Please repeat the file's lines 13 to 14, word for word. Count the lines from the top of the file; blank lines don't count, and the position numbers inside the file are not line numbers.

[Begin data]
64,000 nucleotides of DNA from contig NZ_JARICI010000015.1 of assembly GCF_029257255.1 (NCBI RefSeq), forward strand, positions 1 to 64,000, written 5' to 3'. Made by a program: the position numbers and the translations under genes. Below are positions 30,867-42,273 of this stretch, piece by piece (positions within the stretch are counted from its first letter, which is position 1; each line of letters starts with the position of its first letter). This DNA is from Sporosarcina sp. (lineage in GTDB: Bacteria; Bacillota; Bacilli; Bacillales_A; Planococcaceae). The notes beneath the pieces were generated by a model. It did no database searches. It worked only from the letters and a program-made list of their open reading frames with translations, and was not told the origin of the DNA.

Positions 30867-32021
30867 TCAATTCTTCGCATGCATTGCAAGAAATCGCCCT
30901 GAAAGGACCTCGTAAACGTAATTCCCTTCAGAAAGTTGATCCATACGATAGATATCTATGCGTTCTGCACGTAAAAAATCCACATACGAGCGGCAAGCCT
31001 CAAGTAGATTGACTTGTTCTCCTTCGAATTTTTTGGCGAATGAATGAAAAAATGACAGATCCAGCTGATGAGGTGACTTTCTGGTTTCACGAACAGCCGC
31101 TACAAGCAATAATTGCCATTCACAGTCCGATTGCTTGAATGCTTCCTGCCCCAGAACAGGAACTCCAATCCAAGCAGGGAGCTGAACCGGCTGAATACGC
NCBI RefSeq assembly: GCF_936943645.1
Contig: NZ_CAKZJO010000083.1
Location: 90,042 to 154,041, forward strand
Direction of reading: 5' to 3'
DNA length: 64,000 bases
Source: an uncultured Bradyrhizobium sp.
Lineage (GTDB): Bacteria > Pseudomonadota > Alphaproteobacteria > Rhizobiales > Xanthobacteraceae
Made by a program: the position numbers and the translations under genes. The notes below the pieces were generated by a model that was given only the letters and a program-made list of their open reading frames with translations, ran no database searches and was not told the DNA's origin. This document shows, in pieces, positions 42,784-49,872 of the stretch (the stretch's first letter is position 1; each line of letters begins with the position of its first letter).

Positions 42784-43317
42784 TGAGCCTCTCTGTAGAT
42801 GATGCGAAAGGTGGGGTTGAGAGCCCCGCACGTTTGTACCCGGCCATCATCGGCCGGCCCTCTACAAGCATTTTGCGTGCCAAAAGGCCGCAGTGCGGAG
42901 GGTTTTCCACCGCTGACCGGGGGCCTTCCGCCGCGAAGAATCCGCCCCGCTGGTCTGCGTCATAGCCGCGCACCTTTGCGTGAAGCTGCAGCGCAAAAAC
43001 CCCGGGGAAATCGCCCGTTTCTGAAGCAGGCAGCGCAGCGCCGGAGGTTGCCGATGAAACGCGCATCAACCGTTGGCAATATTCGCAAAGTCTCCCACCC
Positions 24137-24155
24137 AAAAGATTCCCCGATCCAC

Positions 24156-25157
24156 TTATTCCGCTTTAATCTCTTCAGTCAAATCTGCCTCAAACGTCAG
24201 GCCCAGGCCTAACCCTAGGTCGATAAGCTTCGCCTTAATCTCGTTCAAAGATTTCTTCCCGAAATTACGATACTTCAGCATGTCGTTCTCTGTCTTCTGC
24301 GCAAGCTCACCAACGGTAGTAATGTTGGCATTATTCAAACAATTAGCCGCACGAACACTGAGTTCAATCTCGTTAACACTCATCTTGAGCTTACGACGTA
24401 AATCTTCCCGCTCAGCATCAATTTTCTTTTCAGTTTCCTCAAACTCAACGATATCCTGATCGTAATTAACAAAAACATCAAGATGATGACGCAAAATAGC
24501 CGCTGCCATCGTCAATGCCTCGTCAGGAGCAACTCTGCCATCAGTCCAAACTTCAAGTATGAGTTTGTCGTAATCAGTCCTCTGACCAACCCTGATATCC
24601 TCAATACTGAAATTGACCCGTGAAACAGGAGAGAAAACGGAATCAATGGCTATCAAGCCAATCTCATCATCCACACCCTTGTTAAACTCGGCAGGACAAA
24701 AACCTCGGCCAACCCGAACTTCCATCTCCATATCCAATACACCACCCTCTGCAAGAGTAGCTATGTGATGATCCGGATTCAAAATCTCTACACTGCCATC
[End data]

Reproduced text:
Lineage (GTDB): Bacteria > Pseudomonadota > Alphaproteobacteria > Rhizobiales > Xanthobacteraceae
Made by a program: the position numbers and the translations under genes. The notes below the pieces were generated by a model that was given only the letters and a program-made list of their open reading frames with translations, ran no database searches and was not told the DNA's origin. This document shows, in pieces, positions 42,784-49,872 of the stretch (the stretch's first letter is position 1; each line of letters begins with the position of its first letter).